Verifying the Benefits of Restoration

 

 

 

 

 

 

 

Credit Verification for Water Quality Trading Programs

Making sure the outcomes of river restoration are real.

 

 

We use proven quantification and accounting methods to confirm and track whether river restoration projects are providing the water quality benefits that trading programs say they will. Learn more about the projects we verify in Oregon below.

 

 

Rogue River

Medford Water Quality Trading Program

President Obama highlights the Rogue River project, a collaborative effort between The Freshwater Trust, Medford Regional Wastewater Utility, the Oregon Department of Environmental Quality, and Willamette Partnership. / Video by The Freshwater Trust

“It worked for business, it worked for farmers, it worked for salmon. Those are the kinds of ideas that we need in this country, ideas that preserve our environment, protect our bottom line, and connect more Americans to the great outdoors.”

 

– President Obama on the Rogue River project

BACKGROUND

Rogue River - Eric May - Some Rights Reserved

Willamette Partnership helped build a water quality trading program for the City of Medford to cool the Rogue River for salmon. We continue to verify that the credits created by restoration projects are doing their job.  Flickr / Eric May

In 2010, the regional wastewater utility for the City of Medford in southern Oregon had a temperature problem. The clean water it released into the Rogue River was too warm for migrating salmon, which rely on cold water to stay healthy and reproduce.

Medford needed a way cool water so that they stayed in compliance with the Clean Water Act. Traditional solutions, like diverting water into holding ponds or building chillers, can cost $15 million or more.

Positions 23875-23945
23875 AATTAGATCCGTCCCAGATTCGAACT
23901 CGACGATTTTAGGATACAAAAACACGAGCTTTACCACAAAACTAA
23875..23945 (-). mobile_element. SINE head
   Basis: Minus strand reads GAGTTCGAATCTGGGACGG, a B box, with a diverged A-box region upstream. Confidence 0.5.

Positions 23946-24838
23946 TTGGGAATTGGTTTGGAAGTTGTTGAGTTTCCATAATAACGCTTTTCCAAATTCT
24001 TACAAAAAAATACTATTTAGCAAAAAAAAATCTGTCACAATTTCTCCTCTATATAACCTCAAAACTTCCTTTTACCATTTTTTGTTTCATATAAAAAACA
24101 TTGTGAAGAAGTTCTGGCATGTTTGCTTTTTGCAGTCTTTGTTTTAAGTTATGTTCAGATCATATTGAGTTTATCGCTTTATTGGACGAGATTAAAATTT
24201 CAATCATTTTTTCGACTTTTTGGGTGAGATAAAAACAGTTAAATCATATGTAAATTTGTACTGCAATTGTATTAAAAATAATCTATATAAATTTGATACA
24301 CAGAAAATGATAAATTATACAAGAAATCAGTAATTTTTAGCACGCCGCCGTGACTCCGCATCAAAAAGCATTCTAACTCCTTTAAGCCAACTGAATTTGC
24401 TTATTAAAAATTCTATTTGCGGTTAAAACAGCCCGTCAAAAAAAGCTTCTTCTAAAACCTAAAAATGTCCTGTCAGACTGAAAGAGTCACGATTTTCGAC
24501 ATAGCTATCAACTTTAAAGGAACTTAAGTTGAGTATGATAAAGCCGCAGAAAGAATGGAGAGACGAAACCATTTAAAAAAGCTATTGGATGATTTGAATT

Willamette Partnership and our partners offered an alternative solution, one that was better for fish and cost less.

With the trading program that we helped build, the City of Medford could pay landowners to plant trees along over 7 miles of the river to shade and cool the water — a cost savings of over $8 million. As an added benefit of these types of green infrastructure solutions, the restoration projects would filter polluted runoff, reduce erosion along the river, sequester greenhouse gases, and create wildlife habitat. Also, to be confident this would sufficiently mitigate the impacts of the warm wastewater, more acres of trees were planted than needed to offset the temperature.

Willamette Partnership adapted its Ecosystem Credit Accounting System to translate the shade into credits the city could buy to meets its Clean Water Act obligations. The Freshwater Trust worked with landowners, nurseries, and other contractors to design and install the restoration projects, and then sell those credits to the wastewater facility.

Today, we continue to verify that the credits created by the restoration projects are doing their job.

Over the next ten years, partners in the Rogue River will restore close to 30 miles of riparian area that will be actively maintained for at least 20 years as the trees mature.

 

Other Verification Projects

We verify credits created by restoration projects throughout Oregon, including riparian restoration projects in the McKenzie, Lewis and Clark, and John Day River basins and fencing along the Sprague River in the Upper Klamath Lake Watershed.

Get in touch about our credit verification services.

 

carrie Sanneman staff photo

 

Have questions about how credit verification works?

Carrie Sanneman, Clean Water Program Manager
sanneman@willamettepartnership.org
503.894.8426

We’re facilitating a national dialogue on how to improve consistency, innovation, and integrity in water quality trading.

LEARN MORE